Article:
It is apparently incumbent on every white dude on the internet to register his opinion on this new ‘reboot’ of Ghostbusters, the 1984 film which brought together a handful of comedic actors and writers (most prominently from Saturday Night Live) in a supernatural-themed comedy pitting aforesaid actors against a demonic threat to New York City. And so again we have a handful of comedic actors and writers (mostly from SNL) in a supernatural etc. etc. The remake largely refocuses the film on the four titular characters (three dorky scientists and one subway worker played by Leslie Jones) and their comedic interactions. Supporting characters — including their chief antagonist, who in a nod perhaps to the source of much of the online “criticism”, is an introverted, maladjusted guy with very little in the way of a defined character — are reduced to a number of cameos from the original cast, and a fine turn by another SNL alum Cecily Strong as the mayor’s sceptical and unhelpful aide. Oh, and Chris Hemsworth as a beefy but very very stupid receptionist, who threatens at times to steal the film. He doesn’t though, because Kate McKinnon does that, as the compellingly weird Jillian Holtzmann, who also gets one of the key later action sequences, a relatively short but thrilling single-handed paranormal combat. I don’t know, maybe the script isn’t so tight in all respects, and I have to concede I was pretty drunk when I watched it, but I really fail to understand a lot of the film’s critics. Perhaps the humour won’t appeal to everyone, but it all seemed pretty funny to me, plus there were scares reminiscent of the first film. And as far as I can recall, there aren’t any scenes of anyone being sexually pleasured by a ghost, so bonus marks for that. As I see it, though, quite aside from the comedy and horror, the key points are: representation for leading characters who are women, who don’t need the help of men, who get to be intelligent and have that define them rather than their looks or their sexuality, and who get a happy ending. That much seems rare enough in contemporary Hollywood blockbuster films that I think it’s worth trumpeting.
CREDITS Director Paul Feig; Writers Katie Dippold and Feig (based on the 1984 film by Dan Aykroyd and Harold Ramis); Cinematographer Robert Yeoman; Starring Melissa McCarthy, Kristen Wiig, Kate McKinnon, Leslie Jones, Chris Hemsworth; Length 116 minutes. Seen at Peckhamplex, London, Friday 22 July 2016.
Critics directed quite a bit of derision towards this new Michael Mann film when it came out last year, and it’s certainly a very odd film in many ways. For a start, most obviously, it’s about computer hacking, a notoriously difficult thing to make visually interesting, though Mann does his best with an opening sequence tracking computer data transfers via swooping CGI shots along lit-up wires and through circuits across the world. More noticeably, he has Chris Hemsworth play our computer-hacking hero Nicholas — perhaps a suspension of disbelief too far for some — who is seen at the start locked up in prison, which can surely be the only excuse for his taut, muscled body. Then on top of this is added a bunch of fairly straightforward action scenes involving running, kicking, jumping, explosions, all the usual stuff, because basically the film quickly moves from the realm of cyber-terrorism to real-world undercover policework, as some FBI handlers are introduced (Viola Davis, most notably) and then Chinese government officials (Leehom Wang as Captain Chen, and Tang Wei as his sister Lien, also an IT specialist, and putative love interest for Nicholas). Setting all this aside — and there’s some slightly patchy pacing on the way as the story develops — it’s actually fascinating for being a mainstream big-budget Hollywood action-thriller which has a genuinely diverse cast. Sure, Bond and Bourne jetted around the world, but they don’t feel as properly international as this film does. My feeling is that opinion will shift over time to regard it rather more positively, as I think it moves the genre in an interesting direction, and there’s rarely so little of interest to most action thrillers.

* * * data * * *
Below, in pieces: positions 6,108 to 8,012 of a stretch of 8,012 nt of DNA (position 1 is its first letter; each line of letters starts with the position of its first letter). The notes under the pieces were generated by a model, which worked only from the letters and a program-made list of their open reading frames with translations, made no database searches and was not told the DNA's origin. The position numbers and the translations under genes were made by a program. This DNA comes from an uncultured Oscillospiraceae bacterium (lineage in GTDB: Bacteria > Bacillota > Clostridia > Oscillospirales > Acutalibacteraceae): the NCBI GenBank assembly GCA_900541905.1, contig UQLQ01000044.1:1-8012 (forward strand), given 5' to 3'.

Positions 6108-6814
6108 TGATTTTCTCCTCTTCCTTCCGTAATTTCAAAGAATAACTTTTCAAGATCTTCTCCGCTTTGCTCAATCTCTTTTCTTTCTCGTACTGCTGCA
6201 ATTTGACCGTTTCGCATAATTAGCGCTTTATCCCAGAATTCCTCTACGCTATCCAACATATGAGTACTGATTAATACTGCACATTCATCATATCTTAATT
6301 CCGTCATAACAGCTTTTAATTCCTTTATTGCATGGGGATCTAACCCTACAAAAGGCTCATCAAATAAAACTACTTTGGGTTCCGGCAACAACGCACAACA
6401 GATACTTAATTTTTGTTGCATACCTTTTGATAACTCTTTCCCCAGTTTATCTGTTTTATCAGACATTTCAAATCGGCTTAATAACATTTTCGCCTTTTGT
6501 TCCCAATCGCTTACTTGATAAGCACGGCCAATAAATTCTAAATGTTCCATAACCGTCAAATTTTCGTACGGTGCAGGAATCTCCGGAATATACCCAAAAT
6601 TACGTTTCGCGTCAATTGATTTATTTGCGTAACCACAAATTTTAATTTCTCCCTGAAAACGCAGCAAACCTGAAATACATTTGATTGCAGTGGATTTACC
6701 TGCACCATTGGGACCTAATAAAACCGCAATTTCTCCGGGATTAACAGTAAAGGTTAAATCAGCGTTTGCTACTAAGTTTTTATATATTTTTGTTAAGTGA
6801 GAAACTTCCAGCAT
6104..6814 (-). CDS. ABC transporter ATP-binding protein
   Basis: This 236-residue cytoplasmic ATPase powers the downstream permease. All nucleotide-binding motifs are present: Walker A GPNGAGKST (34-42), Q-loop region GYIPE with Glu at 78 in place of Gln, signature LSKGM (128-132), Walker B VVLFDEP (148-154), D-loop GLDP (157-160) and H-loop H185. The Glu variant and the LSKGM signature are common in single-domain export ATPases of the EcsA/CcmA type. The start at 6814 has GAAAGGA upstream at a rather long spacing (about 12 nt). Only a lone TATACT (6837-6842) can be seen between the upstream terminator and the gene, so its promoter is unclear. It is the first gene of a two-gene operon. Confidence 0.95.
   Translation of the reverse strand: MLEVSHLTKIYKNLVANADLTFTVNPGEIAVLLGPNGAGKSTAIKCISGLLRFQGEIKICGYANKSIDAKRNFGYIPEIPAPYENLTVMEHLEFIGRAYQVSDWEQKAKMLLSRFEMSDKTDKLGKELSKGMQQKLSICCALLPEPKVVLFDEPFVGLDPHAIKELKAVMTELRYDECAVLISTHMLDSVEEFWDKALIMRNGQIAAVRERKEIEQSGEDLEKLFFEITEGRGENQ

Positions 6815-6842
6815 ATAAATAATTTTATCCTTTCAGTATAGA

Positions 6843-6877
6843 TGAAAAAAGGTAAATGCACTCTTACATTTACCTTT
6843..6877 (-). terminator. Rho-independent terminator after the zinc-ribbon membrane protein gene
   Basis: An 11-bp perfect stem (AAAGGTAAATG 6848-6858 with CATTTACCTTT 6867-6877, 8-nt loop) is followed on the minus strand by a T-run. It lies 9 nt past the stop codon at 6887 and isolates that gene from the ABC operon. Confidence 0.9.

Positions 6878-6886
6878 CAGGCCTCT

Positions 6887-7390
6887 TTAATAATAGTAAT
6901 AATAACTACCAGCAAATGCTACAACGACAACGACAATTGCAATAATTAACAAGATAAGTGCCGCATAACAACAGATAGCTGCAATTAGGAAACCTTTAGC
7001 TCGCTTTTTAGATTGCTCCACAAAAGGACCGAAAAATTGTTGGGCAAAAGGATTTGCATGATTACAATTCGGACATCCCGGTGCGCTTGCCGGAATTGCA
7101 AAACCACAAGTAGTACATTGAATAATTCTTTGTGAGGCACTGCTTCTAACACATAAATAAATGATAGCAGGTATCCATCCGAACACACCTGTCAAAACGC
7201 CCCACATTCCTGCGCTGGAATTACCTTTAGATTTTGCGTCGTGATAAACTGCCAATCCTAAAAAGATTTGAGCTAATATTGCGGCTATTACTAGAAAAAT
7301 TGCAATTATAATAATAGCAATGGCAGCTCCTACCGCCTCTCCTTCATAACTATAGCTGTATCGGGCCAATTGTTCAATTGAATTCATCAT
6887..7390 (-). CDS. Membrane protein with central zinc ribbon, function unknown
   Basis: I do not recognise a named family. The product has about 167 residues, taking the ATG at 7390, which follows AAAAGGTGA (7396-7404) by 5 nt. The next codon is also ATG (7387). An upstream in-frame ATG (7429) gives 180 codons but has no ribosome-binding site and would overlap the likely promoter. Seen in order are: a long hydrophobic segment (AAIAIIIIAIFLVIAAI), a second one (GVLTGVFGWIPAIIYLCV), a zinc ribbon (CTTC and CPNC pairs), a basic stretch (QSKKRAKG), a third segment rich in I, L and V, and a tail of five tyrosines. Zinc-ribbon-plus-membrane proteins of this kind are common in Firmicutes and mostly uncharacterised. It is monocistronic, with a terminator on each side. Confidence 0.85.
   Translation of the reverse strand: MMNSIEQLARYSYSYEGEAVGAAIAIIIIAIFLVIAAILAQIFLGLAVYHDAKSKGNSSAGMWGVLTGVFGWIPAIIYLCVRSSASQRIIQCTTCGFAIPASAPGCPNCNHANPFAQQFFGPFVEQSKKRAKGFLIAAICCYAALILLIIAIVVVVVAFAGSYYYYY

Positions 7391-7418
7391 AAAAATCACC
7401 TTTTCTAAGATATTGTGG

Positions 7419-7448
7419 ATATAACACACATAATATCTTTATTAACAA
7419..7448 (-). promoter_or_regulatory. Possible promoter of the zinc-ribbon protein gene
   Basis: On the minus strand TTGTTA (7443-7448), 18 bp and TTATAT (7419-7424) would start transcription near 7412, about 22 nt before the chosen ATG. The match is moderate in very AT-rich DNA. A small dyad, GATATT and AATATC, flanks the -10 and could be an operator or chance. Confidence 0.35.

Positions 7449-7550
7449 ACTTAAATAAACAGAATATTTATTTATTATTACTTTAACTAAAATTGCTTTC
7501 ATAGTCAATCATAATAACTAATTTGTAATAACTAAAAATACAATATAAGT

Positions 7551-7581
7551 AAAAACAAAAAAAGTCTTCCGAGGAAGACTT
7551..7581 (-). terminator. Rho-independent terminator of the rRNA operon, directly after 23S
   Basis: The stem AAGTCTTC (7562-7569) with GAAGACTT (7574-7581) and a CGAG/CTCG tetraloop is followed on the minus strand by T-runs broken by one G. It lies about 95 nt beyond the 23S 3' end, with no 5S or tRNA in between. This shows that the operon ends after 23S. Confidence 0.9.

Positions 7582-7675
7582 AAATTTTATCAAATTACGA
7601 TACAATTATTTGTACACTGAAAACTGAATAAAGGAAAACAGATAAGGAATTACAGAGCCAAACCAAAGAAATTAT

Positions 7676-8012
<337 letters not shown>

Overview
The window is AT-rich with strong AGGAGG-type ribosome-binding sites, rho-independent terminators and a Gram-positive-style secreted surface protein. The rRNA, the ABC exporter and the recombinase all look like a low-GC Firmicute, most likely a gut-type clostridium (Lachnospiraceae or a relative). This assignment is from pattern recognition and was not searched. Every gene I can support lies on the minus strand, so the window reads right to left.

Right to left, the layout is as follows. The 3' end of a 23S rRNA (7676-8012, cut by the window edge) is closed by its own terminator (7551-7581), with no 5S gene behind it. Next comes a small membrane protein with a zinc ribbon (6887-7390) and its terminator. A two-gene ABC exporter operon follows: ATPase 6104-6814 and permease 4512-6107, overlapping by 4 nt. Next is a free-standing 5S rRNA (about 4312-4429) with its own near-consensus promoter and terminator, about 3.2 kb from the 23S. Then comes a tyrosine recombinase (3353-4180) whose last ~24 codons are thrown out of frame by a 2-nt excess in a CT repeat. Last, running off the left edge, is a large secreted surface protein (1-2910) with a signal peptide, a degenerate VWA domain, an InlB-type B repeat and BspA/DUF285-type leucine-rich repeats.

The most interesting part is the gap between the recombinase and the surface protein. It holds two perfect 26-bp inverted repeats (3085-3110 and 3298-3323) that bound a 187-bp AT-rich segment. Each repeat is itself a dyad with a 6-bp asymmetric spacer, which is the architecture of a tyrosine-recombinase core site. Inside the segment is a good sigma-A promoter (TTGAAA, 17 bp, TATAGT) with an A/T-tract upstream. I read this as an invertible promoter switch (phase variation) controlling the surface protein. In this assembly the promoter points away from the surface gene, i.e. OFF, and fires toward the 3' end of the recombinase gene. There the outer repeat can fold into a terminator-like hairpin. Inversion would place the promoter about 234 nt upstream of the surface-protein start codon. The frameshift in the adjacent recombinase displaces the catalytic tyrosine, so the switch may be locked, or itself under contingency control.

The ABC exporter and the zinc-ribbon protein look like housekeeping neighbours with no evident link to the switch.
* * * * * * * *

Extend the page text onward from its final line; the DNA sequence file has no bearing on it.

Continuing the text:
FILM REVIEW Director Michael Mann | Writers Morgan Davis Foehl and Michael Mann | Cinematographer Stuart Dryburgh | Starring Chris Hemsworth, Wei Tang, Leehom Wang, Viola Davis | Length 133 minutes || Seen at home (Blu-ray), London, Saturday 13 February 2016
NEW RELEASE FILM REVIEW || Director Ron Howard | Writer Peter Morgan | Cinematographer Anthony Dod Mantle | Starring Chris Hemsworth, Daniel Brühl, Alexandra Maria Lara, Olivia Wilde | Length 122 minutes | Seen at Cineworld Haymarket, London, Sunday 15 September 2013 || My Rating very good
Director Ron Howard has enjoyed a lot of mainstream success for his feature films over the past few decades, while screenwriter Peter Morgan has done plenty of good character work dealing with primarily British subjects. They collaborated a few years back on Frost/Nixon (2006), about the English broadcaster’s interviews with the disgraced American President, but this new film sees them dealing with a far more populist and entertaining subject, Formula 1 motor racing. And it is indeed very entertaining.